Aspen’s Christmas Inn is out
The clock is ticking at Aspen’s old Christmas Inn – literally.Construction workers there are bustling faster than Santa’s elves these days, preparing for the lodge’s rebirth as the Annabelle Inn in mid-January. Evidence of a new life for the old lodge is visible above the construction fencing that surrounds the site at the corner of Main and Second streets, particularly on the clock tower. A new lighted timepiece displays the correct hour more than twice a day. The old clock on the Christmas Inn was frozen in time – it hadn’t worked for 20 years, said Dennis Chookaszian, a part-time Aspenite whose family purchased the lodge in 1999.Still to come is a rebuilt, carved figure of the old man who has traditionally perched alongside the clock, an antique ski in his hand. No one’s sure if he was supposed to be Father Christmas or Father Time, but he will be back in time for the Annabelle Inn’s Jan. 15 opening, Chookaszian said.Everything else must be ready, as well. The inn already has guests booked for its grand reopening.The clock and the figurine are reminiscent of the Christmas Inn, but visitors won’t recognize much else in its reincarnation as the Annabelle Inn.
It is virtually all new, inside and out. When the Christmas Inn was built in 1950 or thereabouts, it boasted eight rooms. By the time the Chookaszians took it over, it had 27 drafty ones. The place had seen better days. The new owners closed the lodge in the fall of 2002 for redevelopment.Two years and two contractors later (the first defaulted and filed for bankruptcy), the Annabelle Inn is essentially a brand-new lodge. Perhaps 20 percent of the prior structure remains, Chookaszian guessed.And, unlike any other local hotel project undertaken in recent years, the Annabelle Inn has eschewed the timeshare/fractional ownership approach to redevelopment. It’s just a standard lodge.Its redevelopment, for a sum Chookaszian would only describe as “too much,” won’t be recouped through the investments of timeshare buyers.”The economics of a fractional or timeshare are probably better than doing a lodge,” Chookaszian admitted. “The economics of the site would have been better just tearing the old lodge down and building condos.”But for Chookaszian, a Chicago engineer who first visited Aspen in 1962, a ski lodge is what he envisioned from the start – albeit one that meets the expectation’s of today’s guest.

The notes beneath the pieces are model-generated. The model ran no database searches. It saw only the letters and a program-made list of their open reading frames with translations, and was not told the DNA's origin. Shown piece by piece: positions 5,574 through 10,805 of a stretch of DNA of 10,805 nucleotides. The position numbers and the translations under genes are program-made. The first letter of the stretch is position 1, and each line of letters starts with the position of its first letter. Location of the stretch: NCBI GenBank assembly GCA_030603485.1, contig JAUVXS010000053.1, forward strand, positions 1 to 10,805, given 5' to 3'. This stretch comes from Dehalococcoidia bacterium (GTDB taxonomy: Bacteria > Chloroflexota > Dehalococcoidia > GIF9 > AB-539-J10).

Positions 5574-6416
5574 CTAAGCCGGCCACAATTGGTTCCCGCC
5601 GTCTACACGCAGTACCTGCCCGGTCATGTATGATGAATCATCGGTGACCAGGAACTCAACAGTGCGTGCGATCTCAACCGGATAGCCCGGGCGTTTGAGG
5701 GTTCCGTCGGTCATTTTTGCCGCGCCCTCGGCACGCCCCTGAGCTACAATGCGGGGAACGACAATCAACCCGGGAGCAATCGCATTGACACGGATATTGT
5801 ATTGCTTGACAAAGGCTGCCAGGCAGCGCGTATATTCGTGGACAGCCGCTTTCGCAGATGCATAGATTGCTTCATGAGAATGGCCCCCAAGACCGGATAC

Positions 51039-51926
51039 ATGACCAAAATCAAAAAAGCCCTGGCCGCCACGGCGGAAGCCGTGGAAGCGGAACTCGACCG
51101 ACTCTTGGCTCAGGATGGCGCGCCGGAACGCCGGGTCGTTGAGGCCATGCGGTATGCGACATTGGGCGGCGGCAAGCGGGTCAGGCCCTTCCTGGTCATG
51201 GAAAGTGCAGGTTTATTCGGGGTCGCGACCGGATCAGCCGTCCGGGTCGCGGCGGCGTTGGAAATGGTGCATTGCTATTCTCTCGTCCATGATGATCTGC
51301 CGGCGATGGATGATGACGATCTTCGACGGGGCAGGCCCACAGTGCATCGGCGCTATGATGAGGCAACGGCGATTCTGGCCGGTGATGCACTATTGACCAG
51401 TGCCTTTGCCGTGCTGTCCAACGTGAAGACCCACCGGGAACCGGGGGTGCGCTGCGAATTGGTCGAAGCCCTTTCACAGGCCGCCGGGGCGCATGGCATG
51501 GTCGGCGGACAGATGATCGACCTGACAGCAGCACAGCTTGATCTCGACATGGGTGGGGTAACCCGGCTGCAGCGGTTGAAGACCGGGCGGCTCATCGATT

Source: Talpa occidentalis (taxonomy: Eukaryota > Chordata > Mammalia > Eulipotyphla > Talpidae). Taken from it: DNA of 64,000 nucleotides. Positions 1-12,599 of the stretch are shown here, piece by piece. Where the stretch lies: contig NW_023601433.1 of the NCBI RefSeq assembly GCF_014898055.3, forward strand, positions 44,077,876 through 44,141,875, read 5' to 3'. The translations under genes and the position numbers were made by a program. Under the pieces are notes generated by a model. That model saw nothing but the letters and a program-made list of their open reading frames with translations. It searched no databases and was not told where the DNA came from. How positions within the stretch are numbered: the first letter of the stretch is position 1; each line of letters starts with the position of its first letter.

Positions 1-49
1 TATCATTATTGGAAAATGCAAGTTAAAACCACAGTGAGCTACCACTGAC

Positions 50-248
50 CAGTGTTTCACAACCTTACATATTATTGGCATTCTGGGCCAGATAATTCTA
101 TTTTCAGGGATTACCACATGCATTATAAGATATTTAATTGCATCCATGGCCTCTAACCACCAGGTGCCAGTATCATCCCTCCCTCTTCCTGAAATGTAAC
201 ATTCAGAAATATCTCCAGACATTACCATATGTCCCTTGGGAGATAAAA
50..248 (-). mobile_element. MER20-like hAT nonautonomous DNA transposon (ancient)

“There used to be 50 lodges like this when I came here in the early ’60s – now there’s maybe nine left,” he lamented.Chookaszian spent his first Aspen vacation at the former Bell Mountain Lodge, razed to make way for multimillion-dollar townhomes on Cooper Avenue.The Annabelle Inn, named after Chookaszian’s mother, is still a small lodge, but with considerably more in the way of aesthetics and amenities than its predecessor.In now has 35 rooms and two employee units. Each room will feature its own unique finishes and furnishings. Some have fireplaces, and those on the new third floor boast views of the surrounding mountains.An excavation of the interior courtyard has produced something of a sunken garden that will feature waterfalls, a small creek, a fire pit and a hot tub. A second-floor, outdoor hot tub will sit in what has been dubbed “Nick’s notch” – a break in the building to retain the views from longtime Aspenite Nick DeWolf’s home to the north. Old ski movies, projected onto a wall next to the tub will entertain soaking guests.Off the garden-level courtyard, a new conference room that can accommodate up to 100 people seated at round tables has been constructed. It will feature a media center and dual projectors to show images on two sides of the room simultaneously.Wireless Internet will be available throughout the lodge, along with high-speed hookups in the guest rooms and the conference room. The rooms will also offer flat-screen televisions and air conditioning.
A new lounge with a fireplace has been constructed to one side of the new lobby; a breakfast room sits to the other side.Stonework and aged barn wood shipped from Ohio give the lodge a rustic feel, while a new elevator shaft in the courtyard is reminiscent of a mine shaft. The old lodge “barely had stairs,” Chookaszian joked.His pride, though, is the tech-outfitted conference facility – something that is primarily limited to Aspen’s largest, most expensive hotels.”The point is, nobody can do what we can do in the hotel – you can take over 35 rooms and run a meeting.” Nightly rates during ski season will be in the $300 to $350 range, as compared to the old Christmas Inn’s rates of $125 to $150 a night. Janet Urquhart’s e-mail address is email@example.com